The second interesting part of the exhibition is the Book of Prints. Each artist contributed a minimum of three prints which were then bound into a book format measuring 50cm by 70cm. This will take visitors back in time to the past, when prints were book illustrations. The images were painstakingly etched on wood, stone or metal plates and printed in the printing workshops. In leafing through these prints, visitors can also take a closer look at the prints and see the creative features of the different printing techniques. Some will evoke a contemplative mood while others will challenge the viewer to think about how the prints came into being. It will be a rare visual and tactile treat to leaf through this Book of Prints.
140 degree moment, 2005
Monotype, stenciling on paper
The third segment of the exhibition will offer a visual treat to the visitors. Here, the prints are mounted individually and the visitor can enjoy each work in its own space. The range of techniques used is indicative of the march of progress from the Society's early years. The bold dramatic woodcuts contrast with the muted, rather whimsical silkscreen and collagraph prints. Visitors will also be treated to works by Chng Seok Tin, the doyen of the printmaking fraternity. An artist, a teacher and a mentor, she has worked tirelessly in pursuit of pushing the limits of the medium and the technique. Her works in this exhibition show the versatility of printmaking and the level of maturity in this art form.
The final section brings the visitor to the origins of the prints - the plates from which the prints were pulled off. The plates range from wood to metal to silkscreen. Wood, readily available, has been popular with artists like Lim Mu Hue. A plank of wood is patiently carved to reveal the desired image in relief. The raised image is inked with a sticky ink which does not flow into the grooves. The paper is then pressed onto the inked block to lift the inked image. This relief printing process is the same for images worked on metal plates. The antithesis to the relief printing process is intaglio, where the image is recessed into the plate and the ink is forced into the grooves or pits. The paper is then pressed onto the plate to lift the image off the grooves or pits. Moving away from carving or engraving on a plate is the method of silkscreen printing. Here a stencil, cut into the desired image, is affixed to a fine mesh of silk and the ink is forced through this onto the paper below the screen. The plates invite the visitor to pause and ponder the various processes of printmaking.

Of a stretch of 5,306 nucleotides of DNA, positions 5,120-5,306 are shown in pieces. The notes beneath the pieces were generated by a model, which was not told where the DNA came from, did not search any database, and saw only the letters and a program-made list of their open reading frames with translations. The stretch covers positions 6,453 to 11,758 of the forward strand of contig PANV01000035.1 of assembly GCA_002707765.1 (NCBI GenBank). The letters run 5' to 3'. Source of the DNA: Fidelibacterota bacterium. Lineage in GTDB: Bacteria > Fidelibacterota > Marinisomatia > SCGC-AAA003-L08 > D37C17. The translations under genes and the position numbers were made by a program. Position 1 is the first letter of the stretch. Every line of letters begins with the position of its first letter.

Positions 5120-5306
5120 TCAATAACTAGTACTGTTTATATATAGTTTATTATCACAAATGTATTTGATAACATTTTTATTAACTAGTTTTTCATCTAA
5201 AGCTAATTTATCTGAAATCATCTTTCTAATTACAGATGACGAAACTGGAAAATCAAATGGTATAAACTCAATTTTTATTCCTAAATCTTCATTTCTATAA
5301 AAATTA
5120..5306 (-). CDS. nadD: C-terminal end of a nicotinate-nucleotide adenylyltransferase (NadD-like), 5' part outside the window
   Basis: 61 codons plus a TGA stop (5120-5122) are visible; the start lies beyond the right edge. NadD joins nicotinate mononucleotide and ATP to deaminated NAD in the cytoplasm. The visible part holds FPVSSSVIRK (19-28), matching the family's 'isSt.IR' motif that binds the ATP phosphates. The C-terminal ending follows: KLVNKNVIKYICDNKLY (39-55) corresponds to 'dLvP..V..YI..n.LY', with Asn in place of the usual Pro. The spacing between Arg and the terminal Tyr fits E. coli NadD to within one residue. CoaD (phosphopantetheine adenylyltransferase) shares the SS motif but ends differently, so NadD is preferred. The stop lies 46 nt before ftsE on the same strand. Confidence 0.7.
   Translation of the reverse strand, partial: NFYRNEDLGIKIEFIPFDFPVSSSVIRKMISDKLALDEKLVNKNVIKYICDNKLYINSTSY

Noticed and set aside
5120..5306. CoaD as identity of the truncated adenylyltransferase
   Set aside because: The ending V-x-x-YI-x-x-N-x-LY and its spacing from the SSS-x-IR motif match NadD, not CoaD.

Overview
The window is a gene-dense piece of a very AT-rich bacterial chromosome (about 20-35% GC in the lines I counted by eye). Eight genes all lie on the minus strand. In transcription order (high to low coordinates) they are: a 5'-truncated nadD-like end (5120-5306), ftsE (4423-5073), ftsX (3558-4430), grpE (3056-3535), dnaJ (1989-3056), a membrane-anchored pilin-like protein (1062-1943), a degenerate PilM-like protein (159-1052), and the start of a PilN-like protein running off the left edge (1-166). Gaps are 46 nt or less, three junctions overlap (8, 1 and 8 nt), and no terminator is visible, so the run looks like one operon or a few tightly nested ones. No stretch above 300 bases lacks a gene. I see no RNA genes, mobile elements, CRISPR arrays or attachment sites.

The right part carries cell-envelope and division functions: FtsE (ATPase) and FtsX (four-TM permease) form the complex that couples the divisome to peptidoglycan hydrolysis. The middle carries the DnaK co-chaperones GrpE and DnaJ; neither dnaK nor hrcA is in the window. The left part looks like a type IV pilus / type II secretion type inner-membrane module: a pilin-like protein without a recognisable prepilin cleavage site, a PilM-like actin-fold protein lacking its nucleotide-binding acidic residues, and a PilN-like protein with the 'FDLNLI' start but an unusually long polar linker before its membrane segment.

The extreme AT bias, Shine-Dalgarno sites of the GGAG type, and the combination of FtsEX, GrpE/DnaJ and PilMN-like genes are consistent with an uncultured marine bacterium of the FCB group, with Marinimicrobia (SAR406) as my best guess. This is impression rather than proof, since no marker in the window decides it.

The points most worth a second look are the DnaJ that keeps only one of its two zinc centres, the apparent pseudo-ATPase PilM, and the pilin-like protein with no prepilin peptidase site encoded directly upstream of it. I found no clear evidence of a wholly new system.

The organisation of the works in this exhibition serve to inform the lay visitor of the creative printmaking process and the results of this process. For fellow artists, the exhibition is a platform for sharing of ideas and the re-thinking of one's art and art making. In the attendant activities organised by the Society, the printmaking medium will be put forth for discussion and creative innovations will be bared for scrutiny and debate. Time Phase Print is thus a timely platform to bring the Society to a new level of communication within the printmaking community and the public at large.
Forest Queen, 2005
Susanne Ramberg, 50 x 50 cm
Silkscreen on paper